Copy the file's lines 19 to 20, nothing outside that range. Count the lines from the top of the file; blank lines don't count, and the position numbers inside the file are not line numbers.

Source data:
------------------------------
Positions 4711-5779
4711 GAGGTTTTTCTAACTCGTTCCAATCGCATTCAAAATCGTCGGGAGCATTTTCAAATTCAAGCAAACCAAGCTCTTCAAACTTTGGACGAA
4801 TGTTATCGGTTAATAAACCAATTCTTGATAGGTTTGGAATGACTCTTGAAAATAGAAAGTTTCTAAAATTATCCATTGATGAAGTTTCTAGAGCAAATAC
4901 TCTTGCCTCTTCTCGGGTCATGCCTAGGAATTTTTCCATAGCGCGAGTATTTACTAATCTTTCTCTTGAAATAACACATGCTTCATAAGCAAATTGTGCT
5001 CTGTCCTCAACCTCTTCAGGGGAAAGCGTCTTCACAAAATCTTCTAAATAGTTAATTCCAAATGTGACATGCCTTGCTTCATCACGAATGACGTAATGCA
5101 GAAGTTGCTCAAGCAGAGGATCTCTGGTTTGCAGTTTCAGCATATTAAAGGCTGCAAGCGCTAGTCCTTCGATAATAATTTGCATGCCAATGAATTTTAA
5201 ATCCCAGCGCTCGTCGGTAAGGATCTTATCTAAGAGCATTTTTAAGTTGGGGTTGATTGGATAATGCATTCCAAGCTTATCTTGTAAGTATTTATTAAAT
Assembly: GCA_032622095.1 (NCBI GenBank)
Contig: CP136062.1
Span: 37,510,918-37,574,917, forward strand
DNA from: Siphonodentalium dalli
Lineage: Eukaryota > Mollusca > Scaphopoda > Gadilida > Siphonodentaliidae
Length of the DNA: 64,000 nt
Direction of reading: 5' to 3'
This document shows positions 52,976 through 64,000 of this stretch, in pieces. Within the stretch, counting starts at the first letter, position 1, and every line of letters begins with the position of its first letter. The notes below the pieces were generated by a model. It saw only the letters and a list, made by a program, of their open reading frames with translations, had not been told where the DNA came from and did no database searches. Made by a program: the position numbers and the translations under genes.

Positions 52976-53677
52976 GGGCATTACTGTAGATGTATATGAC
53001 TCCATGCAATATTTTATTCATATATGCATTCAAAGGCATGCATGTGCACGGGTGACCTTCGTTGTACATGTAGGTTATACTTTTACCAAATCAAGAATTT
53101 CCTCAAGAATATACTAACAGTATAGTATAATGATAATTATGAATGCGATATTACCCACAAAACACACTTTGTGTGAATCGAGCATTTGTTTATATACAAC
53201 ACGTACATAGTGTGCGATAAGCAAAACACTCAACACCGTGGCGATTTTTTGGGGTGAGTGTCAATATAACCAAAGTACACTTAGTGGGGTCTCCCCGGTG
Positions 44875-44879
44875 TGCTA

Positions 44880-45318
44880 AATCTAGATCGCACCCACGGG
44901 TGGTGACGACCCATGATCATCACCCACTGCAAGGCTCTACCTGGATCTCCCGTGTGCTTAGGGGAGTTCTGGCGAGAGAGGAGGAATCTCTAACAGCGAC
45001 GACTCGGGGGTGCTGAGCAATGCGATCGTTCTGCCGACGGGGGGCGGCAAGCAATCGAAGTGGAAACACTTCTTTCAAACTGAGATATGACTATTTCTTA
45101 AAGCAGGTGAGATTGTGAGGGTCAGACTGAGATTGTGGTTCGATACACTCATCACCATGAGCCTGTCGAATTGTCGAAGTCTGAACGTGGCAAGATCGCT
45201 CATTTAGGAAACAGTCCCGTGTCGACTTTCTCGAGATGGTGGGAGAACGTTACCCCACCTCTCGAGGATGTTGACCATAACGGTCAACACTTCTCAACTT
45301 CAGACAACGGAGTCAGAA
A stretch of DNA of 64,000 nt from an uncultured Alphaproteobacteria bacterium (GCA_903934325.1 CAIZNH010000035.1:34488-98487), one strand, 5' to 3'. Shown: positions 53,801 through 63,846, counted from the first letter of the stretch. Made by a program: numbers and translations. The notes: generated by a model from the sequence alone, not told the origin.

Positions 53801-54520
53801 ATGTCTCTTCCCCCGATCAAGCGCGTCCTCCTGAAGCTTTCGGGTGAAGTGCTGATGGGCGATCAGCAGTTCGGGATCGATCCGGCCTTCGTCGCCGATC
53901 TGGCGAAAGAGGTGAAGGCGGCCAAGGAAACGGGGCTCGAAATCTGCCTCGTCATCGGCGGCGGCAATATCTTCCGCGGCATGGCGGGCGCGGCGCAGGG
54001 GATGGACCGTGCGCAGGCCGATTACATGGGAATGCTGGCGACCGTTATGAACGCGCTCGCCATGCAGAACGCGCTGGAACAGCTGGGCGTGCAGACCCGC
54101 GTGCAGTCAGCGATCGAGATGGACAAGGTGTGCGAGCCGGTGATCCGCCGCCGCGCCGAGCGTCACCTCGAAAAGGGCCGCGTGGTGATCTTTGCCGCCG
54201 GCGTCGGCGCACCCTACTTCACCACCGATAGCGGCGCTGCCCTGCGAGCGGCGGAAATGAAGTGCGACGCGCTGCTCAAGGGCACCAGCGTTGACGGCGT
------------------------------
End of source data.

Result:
53101 CCTCAAGAATATACTAACAGTATAGTATAATGATAATTATGAATGCGATATTACCCACAAAACACACTTTGTGTGAATCGAGCATTTGTTTATATACAAC
53201 ACGTACATAGTGTGCGATAAGCAAAACACTCAACACCGTGGCGATTTTTTGGGGTGAGTGTCAATATAACCAAAGTACACTTAGTGGGGTCTCCCCGGTG